On the inaugural day of President Scott McDowell’s tenure on campus, the new president addressed the LCU community through an online stream of chapel. On April 8, LCU will continue streaming weekly chapel services through Facebook and the website as an effort to continue engaging its now-remote community.
When asked about the most powerful experiences at LCU, many alumni recall how impactful daily chapel was to their personal formation. With most students absent from campus due to the recent responses to the COVID-19 pandemic, school officials sought ways to continue providing those encouraging opportunities from a distance.
“Chapel is a part of the DNA of LCU,” shared Josh Stephens, LCU Dean of Students. “It is a time of encouragement and community. Our hope is that this new format allows for our students, faculty, and staff to feel connected during this time of isolation.”
Kecia Jackson, Assistant Dean of Students, believes that chapel can be especially impactful during the current changes facing the campus.
“Chapel is something that gives a unique rhythm to our community,” she said. “It is a part of who we are, and even though we can’t be together, we want to still provide spiritual programming where students can ask questions, hear a new perspective, and understand they are not alone in their journey.”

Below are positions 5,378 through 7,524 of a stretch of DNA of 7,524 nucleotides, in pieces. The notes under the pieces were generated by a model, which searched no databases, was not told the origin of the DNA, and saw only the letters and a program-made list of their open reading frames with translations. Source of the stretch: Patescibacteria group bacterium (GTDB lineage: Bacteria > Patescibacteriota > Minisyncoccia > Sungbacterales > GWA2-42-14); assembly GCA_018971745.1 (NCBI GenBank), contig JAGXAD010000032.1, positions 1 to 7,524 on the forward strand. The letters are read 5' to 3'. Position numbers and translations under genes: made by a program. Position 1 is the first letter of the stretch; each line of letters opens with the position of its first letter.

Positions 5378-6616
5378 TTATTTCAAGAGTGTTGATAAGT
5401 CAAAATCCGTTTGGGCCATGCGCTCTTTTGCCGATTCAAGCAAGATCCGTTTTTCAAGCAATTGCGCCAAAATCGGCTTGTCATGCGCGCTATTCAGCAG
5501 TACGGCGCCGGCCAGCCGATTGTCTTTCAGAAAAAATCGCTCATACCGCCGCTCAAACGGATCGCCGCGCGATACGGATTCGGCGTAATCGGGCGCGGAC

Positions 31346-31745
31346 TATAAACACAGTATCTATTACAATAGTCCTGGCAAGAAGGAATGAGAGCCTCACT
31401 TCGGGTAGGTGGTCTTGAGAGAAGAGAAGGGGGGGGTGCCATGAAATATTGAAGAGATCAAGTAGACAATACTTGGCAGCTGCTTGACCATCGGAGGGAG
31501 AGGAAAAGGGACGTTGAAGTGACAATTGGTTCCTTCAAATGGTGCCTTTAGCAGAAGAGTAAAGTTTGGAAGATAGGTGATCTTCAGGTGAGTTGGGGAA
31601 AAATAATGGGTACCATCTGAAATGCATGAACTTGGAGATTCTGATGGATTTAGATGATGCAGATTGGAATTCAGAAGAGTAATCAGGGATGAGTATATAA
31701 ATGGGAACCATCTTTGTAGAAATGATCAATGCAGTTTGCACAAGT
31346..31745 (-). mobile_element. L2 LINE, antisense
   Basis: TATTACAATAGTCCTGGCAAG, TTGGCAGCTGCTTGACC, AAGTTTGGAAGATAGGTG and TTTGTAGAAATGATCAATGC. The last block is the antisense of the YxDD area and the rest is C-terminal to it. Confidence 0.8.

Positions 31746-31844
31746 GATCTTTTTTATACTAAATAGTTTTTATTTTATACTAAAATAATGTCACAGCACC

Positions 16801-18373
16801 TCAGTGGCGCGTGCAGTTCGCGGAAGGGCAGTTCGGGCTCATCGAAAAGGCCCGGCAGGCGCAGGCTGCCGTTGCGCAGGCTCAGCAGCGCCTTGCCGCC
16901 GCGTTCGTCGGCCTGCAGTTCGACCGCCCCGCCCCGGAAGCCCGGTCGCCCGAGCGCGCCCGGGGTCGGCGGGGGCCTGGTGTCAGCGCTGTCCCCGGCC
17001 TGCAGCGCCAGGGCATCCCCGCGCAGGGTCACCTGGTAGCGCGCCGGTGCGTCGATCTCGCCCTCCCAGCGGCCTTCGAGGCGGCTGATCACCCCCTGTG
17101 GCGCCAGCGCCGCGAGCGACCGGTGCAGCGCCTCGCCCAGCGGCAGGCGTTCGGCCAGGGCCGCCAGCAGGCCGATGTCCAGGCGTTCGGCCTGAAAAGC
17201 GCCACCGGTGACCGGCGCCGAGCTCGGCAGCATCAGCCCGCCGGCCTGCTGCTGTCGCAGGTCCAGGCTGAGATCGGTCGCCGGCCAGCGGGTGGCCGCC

The scheduled speakers for these sessions feature Dr. Jeff Cary on April 6, Dr. Jessica Rogers on April 15, Dr. David Fraze on April 22, and President Scott McDowell on April 29. In addition to the main presenters, each live stream will feature announcements from students, faculty, and staff about upcoming events and the continuing efforts to keep the community connected, even remotely.
“Our hope is that this allows the LCU community to have a little piece of LCU with them at home,” explained Stephens. “I am excited to see students record announcements and send them in, to hear from LCU professors and staff members from home and various places on campus, and to bring back a special part of what was lost this semester. Sure, it will be different, but I think it will be a blessing to everyone who participates with us.”
“This is something that reminds us of who we are,” added Vice President of Student Affairs, Randal Dement. “The fellowship of walking to and from chapel is as important as the program itself. My hope is that our appreciation for gathering together will increase because of this time apart. Streaming chapel will provide an temporary connection to the familiar—and an increased anticipation of the future when we can be together again.”